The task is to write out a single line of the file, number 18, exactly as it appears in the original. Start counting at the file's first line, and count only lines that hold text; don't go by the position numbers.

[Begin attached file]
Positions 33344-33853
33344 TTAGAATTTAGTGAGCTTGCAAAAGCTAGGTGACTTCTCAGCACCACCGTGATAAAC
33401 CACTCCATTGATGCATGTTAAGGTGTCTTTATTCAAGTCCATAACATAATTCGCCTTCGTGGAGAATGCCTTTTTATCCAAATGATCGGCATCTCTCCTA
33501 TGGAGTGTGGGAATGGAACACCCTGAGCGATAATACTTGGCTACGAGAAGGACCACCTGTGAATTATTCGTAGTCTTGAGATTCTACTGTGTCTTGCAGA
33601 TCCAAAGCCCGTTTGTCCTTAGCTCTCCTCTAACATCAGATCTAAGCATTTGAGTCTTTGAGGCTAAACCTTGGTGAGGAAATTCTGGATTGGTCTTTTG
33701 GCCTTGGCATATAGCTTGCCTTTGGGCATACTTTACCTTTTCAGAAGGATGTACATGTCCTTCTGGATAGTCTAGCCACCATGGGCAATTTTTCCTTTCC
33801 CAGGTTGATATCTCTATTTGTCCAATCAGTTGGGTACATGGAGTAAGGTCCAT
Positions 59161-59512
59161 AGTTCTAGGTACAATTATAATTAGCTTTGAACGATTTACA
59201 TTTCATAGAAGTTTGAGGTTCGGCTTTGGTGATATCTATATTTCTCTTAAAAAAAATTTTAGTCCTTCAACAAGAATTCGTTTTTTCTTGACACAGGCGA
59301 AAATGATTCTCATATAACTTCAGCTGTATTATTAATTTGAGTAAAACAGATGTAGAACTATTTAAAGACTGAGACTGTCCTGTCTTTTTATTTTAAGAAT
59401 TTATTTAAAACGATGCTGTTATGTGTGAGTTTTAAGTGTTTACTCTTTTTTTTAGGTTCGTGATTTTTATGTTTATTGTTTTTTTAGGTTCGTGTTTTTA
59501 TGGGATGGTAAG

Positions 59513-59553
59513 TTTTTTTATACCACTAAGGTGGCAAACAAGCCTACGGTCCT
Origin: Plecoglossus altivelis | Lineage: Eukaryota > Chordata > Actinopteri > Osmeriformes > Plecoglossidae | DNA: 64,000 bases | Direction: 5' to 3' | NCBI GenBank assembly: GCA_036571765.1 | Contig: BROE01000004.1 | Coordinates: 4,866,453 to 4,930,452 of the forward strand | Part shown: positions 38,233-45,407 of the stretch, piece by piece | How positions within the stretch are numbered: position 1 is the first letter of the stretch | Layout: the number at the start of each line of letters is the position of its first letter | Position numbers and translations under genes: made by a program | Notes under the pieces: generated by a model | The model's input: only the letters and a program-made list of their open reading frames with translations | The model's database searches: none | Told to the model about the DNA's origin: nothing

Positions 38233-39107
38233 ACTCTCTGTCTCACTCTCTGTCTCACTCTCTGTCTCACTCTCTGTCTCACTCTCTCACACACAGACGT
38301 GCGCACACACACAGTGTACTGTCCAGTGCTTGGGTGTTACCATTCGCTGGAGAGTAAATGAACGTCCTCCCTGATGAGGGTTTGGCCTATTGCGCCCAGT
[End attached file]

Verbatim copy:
38233 ACTCTCTGTCTCACTCTCTGTCTCACTCTCTGTCTCACTCTCTGTCTCACTCTCTCACACACAGACGT